The third paper was given by Homer Gil de Zuniga. He is a new professor at UT, and he now teaches the Web Design class that I taught there. This was the first time I was able to meet him in person, although we have had some email exchanges. His paper had to do with developing a model for political participation based on what he termed geo-identity and media use, with a specific focus on implications in the European Union.
Tomorrow, Henry Jenkins is the keynote. I started reading his book on the plane, and there are some good ideas in it about social networking and popular culture, how it generates strong participation and loyalty...how companies would love a piece of that.
I should be better connected tomorrow.
OK, so it's not sunny, and I am not feeling very cheery. I'm having some Internet challenges here. For some reason, my laptop is not behaving with the wireless at the conference, and things were really spotty in my hotel room (had to sit on the floor near the door to pick up the connection). I got in last night at 1:30am (and that's Pacific time). Now, I am in a computer lab here at the conference, schlepping on a Dell. Yuck.
So, let's move on. At least I am in contact once again. The only thing I have attended so far has been the Keynote from John Lester of Linden Lab, the makers of Second Life. It was a very interesting presentation, makes me think I need to get out there, to at least assess the potential. Lester emphasized throughout the presentation that we, as researchers, need to be studying SL. Of course, LL would love the PR and the attention, but there are some valid research questions. He did some stage-setting at the beginning of the pres, stating that SL simulates 375 square miles of physical space, and they use 15,000 CPUs (servers) running 24/7 to host it. He was careful to point out that SL is not a game, although people do play games in it. But, there are other applications for business, education, health, entertainment, support.
In terms of demographics, SL skews older than other social networks or massively multiplayer environments, average age is 35, but is fairly gender neutral. He didn't talk about ethnicities represented, but I am not sure that people are required to identify themselves that way.
Their main purpose is to provide the platform and the tools so that the users can create the experience. So, it is similar to Facebook or MySpace in that it doesn't actually create any content. He said a couple of times "We build something cool for users, then get the hell out of the way." From what I was able to glean, there are developer types who can handle the scripting to make cool things, and there are regular users that might want to buy these things. So, that is similar to the open source development model that we have been discussing regarding Facebook. He did not discuss other ad models, other than commercial entities setting up shop in SL.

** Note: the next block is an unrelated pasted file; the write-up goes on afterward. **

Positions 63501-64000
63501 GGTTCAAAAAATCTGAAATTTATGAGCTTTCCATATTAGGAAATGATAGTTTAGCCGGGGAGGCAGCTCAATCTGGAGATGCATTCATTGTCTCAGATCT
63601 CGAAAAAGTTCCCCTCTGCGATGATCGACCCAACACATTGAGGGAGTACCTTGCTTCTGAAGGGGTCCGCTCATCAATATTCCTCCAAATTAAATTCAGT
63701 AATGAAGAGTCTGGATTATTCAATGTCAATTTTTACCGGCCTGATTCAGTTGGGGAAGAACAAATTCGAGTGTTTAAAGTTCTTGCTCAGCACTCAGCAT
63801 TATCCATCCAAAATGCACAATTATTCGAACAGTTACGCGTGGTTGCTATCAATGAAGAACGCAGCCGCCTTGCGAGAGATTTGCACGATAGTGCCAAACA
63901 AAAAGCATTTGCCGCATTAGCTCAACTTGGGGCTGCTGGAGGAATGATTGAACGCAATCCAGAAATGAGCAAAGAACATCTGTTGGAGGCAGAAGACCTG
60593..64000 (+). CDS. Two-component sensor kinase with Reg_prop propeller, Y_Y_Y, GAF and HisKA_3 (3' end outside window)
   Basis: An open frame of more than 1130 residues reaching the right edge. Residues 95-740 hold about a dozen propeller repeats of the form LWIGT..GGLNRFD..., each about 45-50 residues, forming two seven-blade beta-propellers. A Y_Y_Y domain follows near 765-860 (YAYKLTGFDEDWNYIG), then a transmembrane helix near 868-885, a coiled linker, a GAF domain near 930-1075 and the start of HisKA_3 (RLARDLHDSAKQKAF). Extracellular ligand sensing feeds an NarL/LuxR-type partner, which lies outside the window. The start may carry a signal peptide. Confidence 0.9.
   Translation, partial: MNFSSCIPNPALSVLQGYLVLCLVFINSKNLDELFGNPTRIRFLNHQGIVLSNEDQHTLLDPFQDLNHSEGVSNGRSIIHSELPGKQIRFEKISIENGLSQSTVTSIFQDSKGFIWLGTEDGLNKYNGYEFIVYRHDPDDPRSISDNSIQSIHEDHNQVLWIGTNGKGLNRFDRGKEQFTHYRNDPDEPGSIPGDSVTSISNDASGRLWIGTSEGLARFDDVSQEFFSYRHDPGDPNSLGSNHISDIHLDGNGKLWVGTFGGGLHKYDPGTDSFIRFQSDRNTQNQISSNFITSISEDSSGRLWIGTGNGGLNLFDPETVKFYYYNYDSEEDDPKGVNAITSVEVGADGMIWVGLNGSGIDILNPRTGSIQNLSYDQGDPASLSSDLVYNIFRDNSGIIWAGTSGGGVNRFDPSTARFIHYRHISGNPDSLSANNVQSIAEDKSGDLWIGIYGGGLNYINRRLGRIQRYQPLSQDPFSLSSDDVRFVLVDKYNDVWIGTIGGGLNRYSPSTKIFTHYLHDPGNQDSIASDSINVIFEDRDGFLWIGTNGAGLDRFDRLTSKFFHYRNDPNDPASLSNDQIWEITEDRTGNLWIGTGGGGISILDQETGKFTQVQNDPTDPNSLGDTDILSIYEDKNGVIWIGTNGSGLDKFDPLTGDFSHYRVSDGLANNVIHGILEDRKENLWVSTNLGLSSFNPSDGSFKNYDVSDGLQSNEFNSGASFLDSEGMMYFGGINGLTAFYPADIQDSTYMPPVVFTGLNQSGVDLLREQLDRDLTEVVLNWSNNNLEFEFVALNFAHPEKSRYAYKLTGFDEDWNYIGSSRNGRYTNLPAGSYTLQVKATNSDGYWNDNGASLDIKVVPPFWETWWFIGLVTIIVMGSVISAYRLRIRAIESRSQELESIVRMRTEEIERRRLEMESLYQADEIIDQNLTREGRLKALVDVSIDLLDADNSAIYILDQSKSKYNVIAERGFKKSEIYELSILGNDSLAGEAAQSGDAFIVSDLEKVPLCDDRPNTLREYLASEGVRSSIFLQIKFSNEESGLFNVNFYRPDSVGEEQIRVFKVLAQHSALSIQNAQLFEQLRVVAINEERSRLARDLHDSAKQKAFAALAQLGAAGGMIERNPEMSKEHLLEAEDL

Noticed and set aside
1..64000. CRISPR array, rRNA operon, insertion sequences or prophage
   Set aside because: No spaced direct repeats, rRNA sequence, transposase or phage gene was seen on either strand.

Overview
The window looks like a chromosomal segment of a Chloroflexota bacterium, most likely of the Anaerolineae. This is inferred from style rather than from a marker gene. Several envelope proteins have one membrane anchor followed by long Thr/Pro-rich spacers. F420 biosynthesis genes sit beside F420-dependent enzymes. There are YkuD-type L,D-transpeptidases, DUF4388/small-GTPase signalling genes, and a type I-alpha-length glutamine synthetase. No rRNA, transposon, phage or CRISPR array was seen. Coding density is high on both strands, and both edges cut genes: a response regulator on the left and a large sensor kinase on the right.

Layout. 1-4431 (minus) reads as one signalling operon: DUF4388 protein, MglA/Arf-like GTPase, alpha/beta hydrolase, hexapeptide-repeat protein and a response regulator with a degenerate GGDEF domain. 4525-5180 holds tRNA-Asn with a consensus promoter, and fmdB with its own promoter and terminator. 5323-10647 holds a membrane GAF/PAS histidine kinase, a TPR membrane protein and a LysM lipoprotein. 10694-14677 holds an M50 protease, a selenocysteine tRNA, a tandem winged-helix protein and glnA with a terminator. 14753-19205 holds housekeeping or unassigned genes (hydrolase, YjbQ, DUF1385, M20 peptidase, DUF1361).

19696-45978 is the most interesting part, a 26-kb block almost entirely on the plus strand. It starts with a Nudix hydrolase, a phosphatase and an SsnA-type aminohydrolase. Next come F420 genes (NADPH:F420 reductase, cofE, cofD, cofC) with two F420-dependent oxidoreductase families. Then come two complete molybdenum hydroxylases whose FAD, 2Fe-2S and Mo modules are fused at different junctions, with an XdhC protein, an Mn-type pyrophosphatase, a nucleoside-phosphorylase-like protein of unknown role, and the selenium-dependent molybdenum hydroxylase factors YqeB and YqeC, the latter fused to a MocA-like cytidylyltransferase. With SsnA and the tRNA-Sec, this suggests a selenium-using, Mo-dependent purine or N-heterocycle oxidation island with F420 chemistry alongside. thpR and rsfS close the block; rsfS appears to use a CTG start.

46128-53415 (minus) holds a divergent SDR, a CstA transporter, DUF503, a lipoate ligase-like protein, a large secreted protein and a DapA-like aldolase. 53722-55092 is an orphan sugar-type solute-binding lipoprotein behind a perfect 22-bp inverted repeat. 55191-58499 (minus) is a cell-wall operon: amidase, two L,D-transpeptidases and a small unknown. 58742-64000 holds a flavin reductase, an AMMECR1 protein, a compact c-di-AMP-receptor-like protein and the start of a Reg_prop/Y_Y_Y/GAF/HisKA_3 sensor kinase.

He said that the reason the graphics look like something from the 1990s is that it is much more difficult (in terms of bandwidth) to stream a virtual world than when it is running on a computer. But, they are working on it. And, others are creating applications that have improved on the graphic environment.
Lester said that the world that people are creating is something between reality and fantasy, what he called an oasis of the surreal. So, you see a hybrid of real world things alongside things that are completely made up. He showed Vassar College's simulation of the Sistine Chapel, but then showed how people could fly up and hang out on ledges (which you could not do in the real chapel).
I found his section on health support in SL to be the most applicable. People with physical disabilities are using it to explore mobility that they do not have. And other disorders are assisted, such as Asperger's Syndrome, stroke survivors, depression support, cerebral palsy. These implications are fascinating.
I am starting to get the sense that SL is really just the next generation of browser. If Facebook adds a social aspect to browsing, SL adds a 3D aspect. Is this the future?
I wish that Lester had shown an actual demo of SL, rather than his simple presentation with still photos. I feel I still need to get into the environment to actually comprehend. And, now I wish I had added some questions specifically about SL on my survey. I will have to see if anyone talked about SL in the Other or Comment fields.
I'll probably write more later, because now I am hungry and must seek lunch.
Wednesday, October 17, 2007
Monday, September 17, 2007
Sunday, September 16, 2007
For me, Wilco was the headliner of this festival. Yes, I did attempt to watch Bob Dylan, but my basecamp location was complicated by the limited camera angles on the jumbotron. I might as well have been watching Lawrence Welk. So, back to Wilco. This was a great set, high energy, beautiful songs, with chaotic (in a good way) accompaniments at times. They played both old and new, with lots covered on Sky Blue Sky, but also early tracks from AM and Being There. Jeff Tweedy's voice was amazing. 75 minutes was just not enough to do justice to the body of work that they have amassed. Come back to Austin soon!